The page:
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Friday, January 23, 2009


Stephen Sparrow

Yes well Darwin's dislike of his perceived God was obviously derived straight from that awful man Calvin. What I cannot figure out about Darwin is how he came to persist in thinking that such a concept as Mercy/Forgiveness/Justice could have hatched and survived from the "Survival of The Fittest" egg. He obviously closed his mind to some important stuff. Everyone from the writer of Genesis, through the prologue to St John's gospel to Dante could have set him straight - if he'd wanted to be, that is. He had no real grasp of the Mystery of Faith and Hope except he did have a blind faith in his own conclusions. He'd have made an effective tyrant if he'd put his mind to it.


"Darwin's rejection of God was less an act of unbelief than a rebellion against the kind of God posited by Christianity. A God who would allow a young girl to die and good people to go to hell was not anyone whom Darwin wanted to worship."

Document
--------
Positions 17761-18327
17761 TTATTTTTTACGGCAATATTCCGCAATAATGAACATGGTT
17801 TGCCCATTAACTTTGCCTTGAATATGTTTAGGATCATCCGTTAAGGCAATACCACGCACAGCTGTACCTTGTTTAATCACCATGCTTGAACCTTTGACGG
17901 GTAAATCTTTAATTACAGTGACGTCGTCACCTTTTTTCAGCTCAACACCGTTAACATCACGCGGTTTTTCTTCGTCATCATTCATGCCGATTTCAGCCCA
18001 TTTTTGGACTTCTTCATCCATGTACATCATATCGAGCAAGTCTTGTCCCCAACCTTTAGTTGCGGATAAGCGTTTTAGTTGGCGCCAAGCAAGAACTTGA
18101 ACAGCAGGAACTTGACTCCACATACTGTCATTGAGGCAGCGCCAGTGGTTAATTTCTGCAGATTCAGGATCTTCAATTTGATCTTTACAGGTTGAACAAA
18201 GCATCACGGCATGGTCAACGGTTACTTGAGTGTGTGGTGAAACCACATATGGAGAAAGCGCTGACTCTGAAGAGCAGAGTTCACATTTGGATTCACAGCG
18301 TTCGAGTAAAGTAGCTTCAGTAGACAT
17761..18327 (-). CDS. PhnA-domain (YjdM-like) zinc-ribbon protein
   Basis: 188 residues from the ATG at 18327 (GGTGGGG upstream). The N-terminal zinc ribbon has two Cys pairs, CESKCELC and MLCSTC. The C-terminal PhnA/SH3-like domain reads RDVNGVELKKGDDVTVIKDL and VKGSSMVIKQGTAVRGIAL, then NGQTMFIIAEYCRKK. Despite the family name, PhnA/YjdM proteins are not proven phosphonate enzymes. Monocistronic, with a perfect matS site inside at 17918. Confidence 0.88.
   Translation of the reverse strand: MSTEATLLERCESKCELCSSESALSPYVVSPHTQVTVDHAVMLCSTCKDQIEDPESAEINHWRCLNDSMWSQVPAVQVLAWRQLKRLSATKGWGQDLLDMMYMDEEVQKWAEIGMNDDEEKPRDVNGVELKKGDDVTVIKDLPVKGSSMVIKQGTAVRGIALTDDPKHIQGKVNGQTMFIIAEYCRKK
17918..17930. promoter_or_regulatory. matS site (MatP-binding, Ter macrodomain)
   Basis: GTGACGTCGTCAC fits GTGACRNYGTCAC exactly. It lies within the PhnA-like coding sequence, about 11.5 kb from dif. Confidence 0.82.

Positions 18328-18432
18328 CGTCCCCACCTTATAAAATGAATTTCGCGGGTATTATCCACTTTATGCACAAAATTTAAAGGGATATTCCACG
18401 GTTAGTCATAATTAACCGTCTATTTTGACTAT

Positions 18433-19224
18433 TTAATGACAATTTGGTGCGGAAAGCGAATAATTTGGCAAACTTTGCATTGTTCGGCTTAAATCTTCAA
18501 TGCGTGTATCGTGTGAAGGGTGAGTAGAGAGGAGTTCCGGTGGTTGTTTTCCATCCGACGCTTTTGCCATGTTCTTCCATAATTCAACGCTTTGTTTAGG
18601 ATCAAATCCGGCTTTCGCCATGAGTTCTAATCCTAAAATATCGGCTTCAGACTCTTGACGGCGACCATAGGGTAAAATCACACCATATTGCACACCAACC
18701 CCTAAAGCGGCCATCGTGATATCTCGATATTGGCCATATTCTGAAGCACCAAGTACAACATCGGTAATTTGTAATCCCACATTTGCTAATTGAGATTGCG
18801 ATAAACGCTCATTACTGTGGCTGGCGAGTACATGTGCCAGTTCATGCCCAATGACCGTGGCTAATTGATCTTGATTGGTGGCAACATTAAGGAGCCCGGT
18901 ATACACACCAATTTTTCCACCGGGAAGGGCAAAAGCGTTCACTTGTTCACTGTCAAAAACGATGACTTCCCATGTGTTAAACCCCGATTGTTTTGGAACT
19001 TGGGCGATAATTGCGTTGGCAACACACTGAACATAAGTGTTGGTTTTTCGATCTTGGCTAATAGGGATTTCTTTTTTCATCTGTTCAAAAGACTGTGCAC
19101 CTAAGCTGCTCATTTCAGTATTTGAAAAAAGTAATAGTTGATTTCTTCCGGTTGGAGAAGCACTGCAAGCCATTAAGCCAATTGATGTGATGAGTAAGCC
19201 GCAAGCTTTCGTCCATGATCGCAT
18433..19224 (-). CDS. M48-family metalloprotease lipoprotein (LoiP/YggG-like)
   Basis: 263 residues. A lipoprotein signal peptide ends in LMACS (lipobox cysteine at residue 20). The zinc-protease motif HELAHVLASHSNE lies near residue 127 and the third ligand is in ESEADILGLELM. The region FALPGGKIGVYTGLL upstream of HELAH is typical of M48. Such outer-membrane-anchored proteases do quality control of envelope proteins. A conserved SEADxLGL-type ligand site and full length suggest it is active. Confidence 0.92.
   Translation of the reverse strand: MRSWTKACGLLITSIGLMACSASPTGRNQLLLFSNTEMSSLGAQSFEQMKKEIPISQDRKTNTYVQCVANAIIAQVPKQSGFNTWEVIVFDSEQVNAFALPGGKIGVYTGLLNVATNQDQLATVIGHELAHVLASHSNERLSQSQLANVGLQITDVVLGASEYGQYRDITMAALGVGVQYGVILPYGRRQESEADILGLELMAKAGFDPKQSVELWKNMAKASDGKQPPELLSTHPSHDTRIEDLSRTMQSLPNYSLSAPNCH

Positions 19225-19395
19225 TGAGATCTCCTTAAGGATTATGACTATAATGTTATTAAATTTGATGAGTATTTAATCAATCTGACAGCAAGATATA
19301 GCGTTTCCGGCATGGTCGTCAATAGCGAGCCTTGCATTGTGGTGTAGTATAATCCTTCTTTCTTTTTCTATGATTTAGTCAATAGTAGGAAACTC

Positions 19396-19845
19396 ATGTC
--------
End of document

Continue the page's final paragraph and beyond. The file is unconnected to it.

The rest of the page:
I have trouble with this sort of thing too, mostly in the lives of others. I want to give them faith that God does not just simply cast us away because one of our checkmarks hasn't been erased from God's "black book of sins" or whatever. But I don't even know where to begin to explain this to those who have already turned away from God, convinced of this.

Initially, the way I solve related problems with The Story are that:
(a) good people don't die, they go on to Life as we were promised; and,
(b) people who seem like they are good could actually be people who have done terrible things in their own lives, things for which they never atoned.

(a) seems logically and theologically valid to me, and (b) is borne-out pretty well in history: there are very few REAL heroes, and most of them are Saints or were absolved before death.

"When Darwin's co-discoverer of evolution, Alfred Russel Wallace, wrote him to say that evolution could not account for man's moral and spiritual nature, Darwin accused him of jeopardizing the whole theory..."

This would make a lot of sense. Ideologues have a tendency to glorify their own, autonomous ideas above the collected wisdom (from their perspective, error) of the human race.

This is a pretty weak article by D'Souza actually. The man is extremely talented and learned, but this piece of writing is much too short and lacking in details.

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